As the official record keeper for United States aviation, the National Aeronautic Association tracks dozens of world and national record attempts each year. New U.S. records are certified by NAA and those qualifying as world records are then ratified with the Fédération Aéronautique Internationale (FAI).
At the end of each year, under the direction of the NAA Contest and Records Department, records certified for that year are reviewed and a list of the “most memorable” is created.
Here is 2017’s list:
Speed Over a Commercial Airline Route, Miami, Florida, to Milan, Italy: 553.97 mph
Record for airplanes (Class C-1—airplane flown during scheduled operation): On April 3, Captain Eugene Scholl piloted an American Airlines Boeing 767-300 from Miami International Airport to Milan-Malpensa Airport in 8 hours, 54 minutes. The flight over the 4,930-mile course was the fastest commercial airline record of the year.
Large Formation Sequential: 111 skydivers, 3 formations
Record for parachuting (Class G-2—formation skydiving, general): On July 25, 111 skydivers jumped from five Twin Otters and a Skyvan above Ottawa, Ill. They all joined together in a freefall formation, and then transitioned into two additional formations before separating completely. They beat the previous record set in 2013 by 110 skydivers who completed two formations.
Distance Goal and Return: 139.32 miles
Record for model aircraft (Class F5S — radio control airplane, electric motor with rechargeable current): On July 28, Gary Fogel hand launched his model aircraft near Nevada’s Great Basin National Park. He and his team then followed it in a car heading south along Highway 93 to the declared turnpoint in Pioche, Nevada, reversed course, and then returned to the start location for landing. The 8-pound model — constructed of carbon fiber, Kevlar, and balsa — has a 12′ wingspan and is powered by lithium-ion batteries. The flight broke the previous record of 99 miles set in 2007.
Speed Over a 15-25 km Course: 147.20 mph
Record for unmanned aerial vehicles (Class U-2.b, Group I — autonomously controlled, internal combustion or jet engine UAV weighing 11 < 110 pounds): The Ohio State University team launched the Avanti JetCat UAS from Kelleys Island in Lake Erie on Aug. 30. The UAS immediately went into autonomous mode and then made two passes over the 15-kilometer course, at an average speed of 147 mph. The JetCat weighed 68 pounds at takeoff, has an 8′ wingspan, and is equipped with a turbojet engine rated at 40 pounds of thrust.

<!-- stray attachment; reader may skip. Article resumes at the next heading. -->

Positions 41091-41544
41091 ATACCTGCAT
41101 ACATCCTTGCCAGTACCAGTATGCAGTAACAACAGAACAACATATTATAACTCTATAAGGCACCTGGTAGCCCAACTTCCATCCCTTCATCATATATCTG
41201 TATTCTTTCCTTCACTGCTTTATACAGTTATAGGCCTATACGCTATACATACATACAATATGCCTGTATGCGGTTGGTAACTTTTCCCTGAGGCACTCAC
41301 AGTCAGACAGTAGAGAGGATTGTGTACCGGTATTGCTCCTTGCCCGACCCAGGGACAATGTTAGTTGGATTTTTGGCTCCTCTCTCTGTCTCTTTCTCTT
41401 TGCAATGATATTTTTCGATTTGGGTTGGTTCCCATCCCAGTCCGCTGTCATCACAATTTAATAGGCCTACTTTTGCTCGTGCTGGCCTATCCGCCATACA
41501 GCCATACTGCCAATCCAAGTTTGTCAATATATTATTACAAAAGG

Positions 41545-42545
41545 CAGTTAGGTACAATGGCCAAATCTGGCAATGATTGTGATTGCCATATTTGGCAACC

Speed Over a 3 km Course: 531.64 mph
Record for airplanes (Class C-1.e, Group I — piston engine airplane weighing 6,614 < 13,228 lbs): Flying the Reno Unlimited Racer Voodoo, a highly modified North American P-51 Mustang, Steven Hinton made a series of four passes over the runway in May, Idaho, averaging 532 mph. His flight on Sept. 2 beat the previous record of 318 mph set in 2012.
Absolute Altitude: 52,221′
Record for gliders (Class DO—open class, general): In Phase II of the ongoing Perlan Project, Jim Payne and Morgan Sandercock piloted the Perlan 2 glider to new heights in stratospheric mountain waves formed by the Andes mountain range near El Calafate, Argentina. Their flight on Sept. 3 beat the previous record of 50,726′ set in 2006.
Speed Over a Recognized Course, Farmingdale, N.Y., to Paris, France: 620.92 mph
Record for airplanes (Class C-1.m, Group III — jet engine airplane weighing 99,208 < 132,277 lbs): On one leg of their world record tour, Gulfstream pilots Mark Assaid, Eric Henman, and Ivo Maia flew a G650ER from Farmindale’s Republic Airport to Le Bourget Airport in Paris. They flew the 3,607-mile course in 5 hours, 48 minutes, on Oct. 5, setting the fastest speed record of the year.
“Once again, NAA recognizes aviation history, literally as it is being made,” said Greg Principato, NAA President & CEO. “The records we celebrate as 2017’s most memorable span the spectrum of aviation, from commercial, to gliders, to sky diving, to aeromodelling, and unmanned vehicles. Their achievements aren’t just about being slightly better than someone before them. They are about exploring the limits of what is possible and helping lead aviation to an even brighter future.”
The record setters will be honored at NAA’s Summer Awards Ceremony May 16, 2018 at the Lockheed Martin Fighter Demonstration Center in Arlington, Virginia.